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The 3 body positions every cheerleader should know about

Understanding body positions in tumbling is crucial. To help our athletes, we decided to go through the three body positions that we believe are in almost every tumbling skill and explain what you should be doing in each of them.


To simplify tumbling, we explain every skill through these three body positions. Of course, they change with different skills; angles open or close, but most of the skills can be explain through them. Once the athlete is taught the three body positions, we then make athletes use them repeatedly in different sequences, but with their bodies at different angles in relation to the floor.


Open position


Open position is usually the first position we want to be in when we enter a back-flipping skill (back handspring, set for a tuck, layout, full, set for a one arm rewind, etc.) It is very important to open our body when entering back-flipping skills; it helps us create flipping rotation.


We will explain this body position through angles in joints. When the joint is extended we will call it open and when the joint is in a flexed position we will call it closed. We will start at the bottom and go all the way up.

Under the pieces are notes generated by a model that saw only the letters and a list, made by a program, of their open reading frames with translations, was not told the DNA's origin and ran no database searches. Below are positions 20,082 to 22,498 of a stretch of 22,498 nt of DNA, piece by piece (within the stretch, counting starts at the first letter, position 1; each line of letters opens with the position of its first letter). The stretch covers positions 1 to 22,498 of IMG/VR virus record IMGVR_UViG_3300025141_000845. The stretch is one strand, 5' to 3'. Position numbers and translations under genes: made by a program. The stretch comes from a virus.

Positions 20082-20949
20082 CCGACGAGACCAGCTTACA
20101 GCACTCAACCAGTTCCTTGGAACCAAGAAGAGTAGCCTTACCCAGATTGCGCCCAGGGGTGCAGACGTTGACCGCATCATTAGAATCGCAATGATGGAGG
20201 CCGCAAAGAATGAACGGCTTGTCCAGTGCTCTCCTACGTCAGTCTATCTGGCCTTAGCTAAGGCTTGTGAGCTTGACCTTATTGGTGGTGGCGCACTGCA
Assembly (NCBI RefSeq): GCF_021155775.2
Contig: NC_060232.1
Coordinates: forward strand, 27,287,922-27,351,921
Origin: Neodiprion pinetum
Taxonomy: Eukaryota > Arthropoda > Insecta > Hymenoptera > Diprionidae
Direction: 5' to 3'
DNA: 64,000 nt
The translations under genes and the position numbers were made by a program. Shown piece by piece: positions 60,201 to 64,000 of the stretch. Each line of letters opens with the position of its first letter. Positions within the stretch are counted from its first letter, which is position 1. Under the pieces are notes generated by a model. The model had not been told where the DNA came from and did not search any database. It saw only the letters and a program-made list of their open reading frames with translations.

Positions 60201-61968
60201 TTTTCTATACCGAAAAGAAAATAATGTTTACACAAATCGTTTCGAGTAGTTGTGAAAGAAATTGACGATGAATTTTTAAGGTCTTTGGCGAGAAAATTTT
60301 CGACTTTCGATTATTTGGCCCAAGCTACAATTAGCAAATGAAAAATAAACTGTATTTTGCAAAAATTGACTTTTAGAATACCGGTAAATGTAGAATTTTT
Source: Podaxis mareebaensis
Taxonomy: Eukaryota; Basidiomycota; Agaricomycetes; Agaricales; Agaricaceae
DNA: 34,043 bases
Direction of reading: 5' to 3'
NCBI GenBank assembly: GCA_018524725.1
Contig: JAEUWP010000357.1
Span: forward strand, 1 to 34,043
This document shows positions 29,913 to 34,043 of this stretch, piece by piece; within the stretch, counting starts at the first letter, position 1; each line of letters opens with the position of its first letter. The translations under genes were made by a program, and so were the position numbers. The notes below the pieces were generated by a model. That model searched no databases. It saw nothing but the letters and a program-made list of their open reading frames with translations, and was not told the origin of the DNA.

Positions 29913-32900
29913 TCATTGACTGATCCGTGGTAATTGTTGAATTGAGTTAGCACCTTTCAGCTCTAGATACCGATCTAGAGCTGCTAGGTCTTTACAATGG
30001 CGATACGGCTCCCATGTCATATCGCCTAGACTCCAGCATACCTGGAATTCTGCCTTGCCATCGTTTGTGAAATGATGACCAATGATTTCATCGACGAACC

Ankles – open (fully extended, if in the air, toes are pointed and if on the ground, our weight is on the balls of our feet)

Knees – open (fully extended and locked)

Hips – open (fully extended and tight)

Core – closed (lower back section is tight, and all ab muscles are flexed)

Chest – open (upper back section is as open as possible; all back muscles are activated)

Shoulders – open (arms are pulled as far back as possible and rotated medially (towards the middle line). At the same time our chin is pushed forward and up to create a full effect of open shoulders).

Elbows – open (full extension and rotated medially; towards the center. Fingers should be facing toward the center and not towards the sides)

This body position is the most important one when it comes to creating a flipping rotation. If you look at gymnasts doing a double layout (we chose a double layout because you need A LOT of flipping rotation, if you want to flip twice with your legs and hips extended), they will leave the ground in this body position (their chest will be open all the way) and not transition to a hollow position until they are half way through the second layout. Leaving the ground in an open position and having your hips in front of your shoulders, moving them in the direction of the rotation, with your core tight, will create the most flipping rotation. Adding the angular velocity of your arms, that represent about 10% of your body weight, in a backward arm swing, will make you flip even faster.


Straight body position


A straight position or a perfect handstand is a position in which we create a straight line with our body, especially our spine. In this position we try to extend our body as much as we can, we use it in a vertical jump, jump into a standing tuck, we use it in a handstand, we pass through this position in a round off, handspring, layout, etc. Being completely extended will keep our center of mass high off the ground and it will also allow the body to withstand the ground force acting on it at the moment it makes contact with the floor